Gourmet Espresso Tamper
"There's no way I could use that in our cafe"
"I tried (to build shots with this) four times and it was unusable each time. It was uncomfortable to use. It doesn't fit the baskets. It pits the puck causing fractures and additional pitting. The shots ran quick and watery with this tamper. My staff would revolt if I made them use this"
"It looked interesting until I tried using it. It is uncomfortable and does not fit the portafilter. The shots looked overextracted."
"Is this a joke?"
Mark's thoughts: I could post more, but it's pretty much all the same. One common complaint from the Baristi was that this tamper was uncomfortable to use, and they believed that in a work environment it would lead to possible injuries (repetitive stress, burnt hands from hot portafilters, etc). This was by far the most unpopular tamper in the roundup. Criticism was universal on two aspects: the fake diamond (which pits the puck) and the shape and size. Several Baristi were intrigued by the possibilities of concave (dome) puck creation, but could not achieve what they considered "drinkable" shots with the tamper. One Baristi said they would like to give it another test once it gets a more usable (holdable) handle, is a standard 58mm, and the diamond is removed.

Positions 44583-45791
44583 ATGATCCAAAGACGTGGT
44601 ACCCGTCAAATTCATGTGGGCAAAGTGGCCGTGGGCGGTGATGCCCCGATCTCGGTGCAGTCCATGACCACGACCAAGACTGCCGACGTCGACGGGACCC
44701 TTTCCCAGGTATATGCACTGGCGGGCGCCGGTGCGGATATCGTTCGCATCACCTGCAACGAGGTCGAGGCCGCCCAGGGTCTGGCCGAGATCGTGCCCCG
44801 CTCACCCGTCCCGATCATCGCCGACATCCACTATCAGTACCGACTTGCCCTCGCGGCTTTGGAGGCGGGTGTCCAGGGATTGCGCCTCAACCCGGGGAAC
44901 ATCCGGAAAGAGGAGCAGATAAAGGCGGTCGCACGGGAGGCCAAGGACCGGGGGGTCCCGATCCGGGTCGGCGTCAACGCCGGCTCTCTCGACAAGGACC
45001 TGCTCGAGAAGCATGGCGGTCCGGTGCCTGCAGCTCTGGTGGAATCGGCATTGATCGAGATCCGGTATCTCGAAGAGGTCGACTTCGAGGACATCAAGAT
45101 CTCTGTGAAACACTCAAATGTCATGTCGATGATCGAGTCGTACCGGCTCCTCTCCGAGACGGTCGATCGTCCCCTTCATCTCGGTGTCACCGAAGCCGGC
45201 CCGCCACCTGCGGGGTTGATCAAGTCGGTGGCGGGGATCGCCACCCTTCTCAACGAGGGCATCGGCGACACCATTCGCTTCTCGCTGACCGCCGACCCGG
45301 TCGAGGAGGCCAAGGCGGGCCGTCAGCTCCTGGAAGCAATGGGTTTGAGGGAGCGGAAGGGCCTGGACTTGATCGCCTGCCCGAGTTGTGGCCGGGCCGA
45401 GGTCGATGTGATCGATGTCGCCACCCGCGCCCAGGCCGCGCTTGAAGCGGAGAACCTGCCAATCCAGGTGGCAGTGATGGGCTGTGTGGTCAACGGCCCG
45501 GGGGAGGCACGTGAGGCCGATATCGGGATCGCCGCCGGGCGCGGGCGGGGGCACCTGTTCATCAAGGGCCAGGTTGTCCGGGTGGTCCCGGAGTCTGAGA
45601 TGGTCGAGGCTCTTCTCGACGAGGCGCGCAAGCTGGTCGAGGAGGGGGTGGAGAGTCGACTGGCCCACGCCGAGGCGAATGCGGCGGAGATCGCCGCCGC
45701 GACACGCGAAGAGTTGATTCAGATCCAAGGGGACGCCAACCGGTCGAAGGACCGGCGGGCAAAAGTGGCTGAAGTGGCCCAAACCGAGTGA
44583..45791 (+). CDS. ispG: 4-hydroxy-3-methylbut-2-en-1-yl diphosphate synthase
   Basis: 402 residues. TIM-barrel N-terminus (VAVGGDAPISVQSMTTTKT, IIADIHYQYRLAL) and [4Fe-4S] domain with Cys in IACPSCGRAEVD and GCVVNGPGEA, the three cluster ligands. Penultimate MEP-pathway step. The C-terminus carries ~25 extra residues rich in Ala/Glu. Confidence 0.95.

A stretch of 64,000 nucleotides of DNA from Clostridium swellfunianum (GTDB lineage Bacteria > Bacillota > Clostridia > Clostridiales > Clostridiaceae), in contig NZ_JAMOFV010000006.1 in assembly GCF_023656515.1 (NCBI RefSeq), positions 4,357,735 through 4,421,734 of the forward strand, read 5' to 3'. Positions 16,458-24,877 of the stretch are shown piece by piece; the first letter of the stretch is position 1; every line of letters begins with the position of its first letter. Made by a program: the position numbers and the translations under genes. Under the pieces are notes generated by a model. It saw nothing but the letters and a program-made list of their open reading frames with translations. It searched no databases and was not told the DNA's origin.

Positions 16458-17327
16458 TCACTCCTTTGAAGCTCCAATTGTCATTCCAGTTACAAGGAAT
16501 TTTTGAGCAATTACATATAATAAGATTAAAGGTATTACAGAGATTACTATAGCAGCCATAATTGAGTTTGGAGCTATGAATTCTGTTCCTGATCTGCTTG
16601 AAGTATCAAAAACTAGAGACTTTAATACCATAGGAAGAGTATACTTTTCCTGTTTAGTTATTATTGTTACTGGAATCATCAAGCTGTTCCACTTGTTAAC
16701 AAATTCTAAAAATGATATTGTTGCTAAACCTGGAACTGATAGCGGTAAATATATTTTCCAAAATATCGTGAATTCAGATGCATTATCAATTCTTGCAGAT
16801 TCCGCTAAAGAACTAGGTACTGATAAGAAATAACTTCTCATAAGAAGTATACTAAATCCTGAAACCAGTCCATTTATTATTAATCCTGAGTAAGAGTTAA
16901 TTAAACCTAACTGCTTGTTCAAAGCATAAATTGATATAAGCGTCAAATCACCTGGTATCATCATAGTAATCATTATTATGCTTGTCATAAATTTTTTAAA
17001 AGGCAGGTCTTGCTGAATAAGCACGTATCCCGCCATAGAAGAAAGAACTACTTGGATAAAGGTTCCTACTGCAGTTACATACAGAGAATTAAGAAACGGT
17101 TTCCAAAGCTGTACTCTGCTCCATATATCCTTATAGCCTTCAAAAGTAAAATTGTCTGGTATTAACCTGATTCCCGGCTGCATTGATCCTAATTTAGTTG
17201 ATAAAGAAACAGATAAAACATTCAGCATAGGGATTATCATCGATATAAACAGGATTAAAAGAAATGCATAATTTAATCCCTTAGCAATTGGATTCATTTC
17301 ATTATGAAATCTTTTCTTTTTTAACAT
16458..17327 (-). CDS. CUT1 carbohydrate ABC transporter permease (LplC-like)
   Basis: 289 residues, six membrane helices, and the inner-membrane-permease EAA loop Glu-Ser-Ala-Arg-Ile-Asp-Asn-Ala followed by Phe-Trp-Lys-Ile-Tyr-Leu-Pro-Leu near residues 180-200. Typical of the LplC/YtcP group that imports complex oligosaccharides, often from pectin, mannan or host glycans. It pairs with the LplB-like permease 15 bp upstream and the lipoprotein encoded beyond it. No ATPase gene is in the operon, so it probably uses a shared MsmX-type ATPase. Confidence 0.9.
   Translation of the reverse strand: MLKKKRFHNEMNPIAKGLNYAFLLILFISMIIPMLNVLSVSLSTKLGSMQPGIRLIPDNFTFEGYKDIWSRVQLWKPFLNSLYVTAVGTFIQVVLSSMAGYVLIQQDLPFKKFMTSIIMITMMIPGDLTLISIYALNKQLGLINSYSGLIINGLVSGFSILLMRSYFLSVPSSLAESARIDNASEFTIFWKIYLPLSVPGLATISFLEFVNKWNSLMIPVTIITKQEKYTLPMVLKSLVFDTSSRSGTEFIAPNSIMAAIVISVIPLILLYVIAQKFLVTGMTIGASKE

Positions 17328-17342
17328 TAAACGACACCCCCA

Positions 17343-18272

Elektra Plastic Tamper
"Well, it's plastic. How long would that last in our shop?"
"I will say this - it fits the portafilter basket well. I have no confidence in this tamper though in any kind of commercial use. It would break in a day."
"Do I have to test this one?"
Mark's thoughts: again, I could quote more, but it is all the same. I could only convince four Baristi to actually use this tamper, and I would say that two of them garnered a bit more respect for it after building some decent shots. One Baristi noted that the plastic bottom isn't conducive to doing a nice polished puck, and I would agree. The only thing positive about this tamper is that it scored higher than the Gourmet Tamper.
Deluxe Lava Tamper
"This is one spicy looking tamper. It feels great in my hand too. I want this for our restaurant!"